Creative Commons and why should I care

You may have heard of Creative Commons, but may not know exactly what it is, why it is useful and frankly why you should care. If that is the case then this article is for you.

Copyright

Creative Works (things like images, drawings, photographs, pieces of music, software code and original text) are, by default, protected in law by Copyright. Copyright, is the right to stop copying (as the name suggests) and therefore, if you create a work, you automatically get wide-ranging range preventing others from using, modifying or copying your work without your permission. There are a few exceptions, but generally use of your work without your blessing is not allowed. Normally this is great news for the creator, who can control where and how their work is used and potentially charge a fee for use of their work.

Creative Commons

At times, however, the copyright laws can be considered a hindrance. If you want everyone to use your work – for example because it could potentially make you seen as an expert in the field – the copyright laws get in the way. The only way to allow your work to be freely shared is by granting explicit permission for each piece of work that is created. This is commonly known as issuing a non-exclusive licence.

This is where Creative Commons come in. Creative Commons, creativecommons.org, has created a series of licences that allow the creator to easily tag their work and release it under a ‘Creative Commons’ licence. There are various clauses that can be inserted into the Creative Commons license including:

  • Requirement for attribution. If the creator wants to be credited or named whenever the work if used then the BY clause should be included. This clause would be useful, if you are trying to build up your reputation (either as a photographer, an illustrator, a musician or a thought leader) by having your work shared and distributor as widely as possible but with the knowledge that your name will be attached to the work wherever it is used.
  • Non-Commercial Use Only. If you only want your work to be used only for non-commercial use (for example for personal, educations and private uses) then the NC clause should be inserted. With the NC clause, use by companies is prohibited and so you should use this if you object to others attempting to benefit financially from your work.
  • Modifications should also be shared. Using the SA (Share alike) clause means that should a modification to made to your work then they are person making the changes is obliged to also release the derivative modified work under the same licensing conditions as your original work. Using the SA clauses allows modifications to your work, but ensures that if any modifications are made are still shared, are allowed for non-commercial only or attribute you as the original author if these clauses are included in the original licence.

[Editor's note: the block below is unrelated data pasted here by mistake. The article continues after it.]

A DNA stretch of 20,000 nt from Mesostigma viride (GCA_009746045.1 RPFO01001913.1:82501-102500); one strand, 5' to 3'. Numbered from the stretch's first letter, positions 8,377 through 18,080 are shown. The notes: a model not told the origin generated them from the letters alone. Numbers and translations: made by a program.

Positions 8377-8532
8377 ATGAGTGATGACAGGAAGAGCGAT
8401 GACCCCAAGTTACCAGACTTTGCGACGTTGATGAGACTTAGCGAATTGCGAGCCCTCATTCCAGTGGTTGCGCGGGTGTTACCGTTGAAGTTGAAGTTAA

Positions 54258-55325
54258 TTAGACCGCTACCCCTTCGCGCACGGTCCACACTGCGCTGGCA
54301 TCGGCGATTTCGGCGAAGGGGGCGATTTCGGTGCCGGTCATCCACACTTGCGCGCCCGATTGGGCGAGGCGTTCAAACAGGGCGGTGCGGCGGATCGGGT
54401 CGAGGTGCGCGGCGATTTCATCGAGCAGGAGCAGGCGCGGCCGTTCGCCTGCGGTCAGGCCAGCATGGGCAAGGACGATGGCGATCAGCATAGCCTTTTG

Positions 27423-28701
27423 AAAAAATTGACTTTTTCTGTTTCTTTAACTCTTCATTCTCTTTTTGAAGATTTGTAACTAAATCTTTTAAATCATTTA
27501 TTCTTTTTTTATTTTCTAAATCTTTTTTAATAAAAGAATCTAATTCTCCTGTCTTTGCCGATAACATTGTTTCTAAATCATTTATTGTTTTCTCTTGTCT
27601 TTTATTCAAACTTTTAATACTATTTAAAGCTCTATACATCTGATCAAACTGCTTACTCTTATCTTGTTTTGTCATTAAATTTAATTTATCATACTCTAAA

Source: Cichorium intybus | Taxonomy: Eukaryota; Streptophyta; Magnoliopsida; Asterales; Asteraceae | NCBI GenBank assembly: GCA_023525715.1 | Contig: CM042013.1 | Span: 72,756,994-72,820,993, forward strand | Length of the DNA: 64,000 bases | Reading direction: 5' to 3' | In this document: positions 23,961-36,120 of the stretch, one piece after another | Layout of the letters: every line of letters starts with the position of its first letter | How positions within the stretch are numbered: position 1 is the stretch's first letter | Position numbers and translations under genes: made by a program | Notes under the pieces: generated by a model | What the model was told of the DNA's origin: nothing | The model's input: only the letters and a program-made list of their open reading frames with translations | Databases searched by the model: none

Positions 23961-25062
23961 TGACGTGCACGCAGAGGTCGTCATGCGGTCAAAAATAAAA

• No Modifications are allowed. If you do not wish to allow anyone to modify your work or create derivative works then the ND (no derivatives) clause should be used. Use of this clause ensures that your work remains in its original form and is only used ‘as is’.

These clauses can be used in combination (apart from SA and ND which are not compatible with each other) so you are able to issue your work under a BY-NC-SA license for example (where attribution is required, commercial use is prohibited and any modifications need to also be shared). In this case you could associate this image with the work:

Creatives Commons
BY-NC-SA licence

Using one of these standard images, which can all be downloaded from the Creative Common website communicates clearly to “would-be-users” what can and crucially can not be done with your work.

Why should I care about Creative Commons?

If you want your work to be used more widely, build up your reputation or brand or feel philosophically that works should be freely available then you should consider using the Creative Commons licenses to release your work.

Even if that does not describe you and you want to be able to limit use of your works, Creative Commons may still be useful for you. There are times when you need a work (an image, a piece of music, a stock photograph) for a specific purpose but do not wish to pay for it. Finding works that are suitable using a search engine is easy, but by default most of the results are protected by copyright and use is prohibited. By limiting the search to images released under Creative Commons, you can be certain that you are remaining on the correct side of the law and that nobody is going to come after you for copyright infringement.

You can search for Creative Commons released images for example from the Creative Commons website or alternatively using a Google image search by selecting “Creative Commons Licenses” under the Tools / Usage Rights menu as shown below.

Finding Creative Commons images on Google

In summary, Creative Commons promotes wider sharing of creative, copyright protected, works. Where this is appropriate and desired by the creator, it serves a useful purpose. I would argue that it is a useful addition and increases the options for use of specific copyright assets when cause be of benefit both for the creator and a party who wishes to use the work.

Copyright © 2020 Ian Goodyer. All rights reserve. Used with permission by Ideas Portal.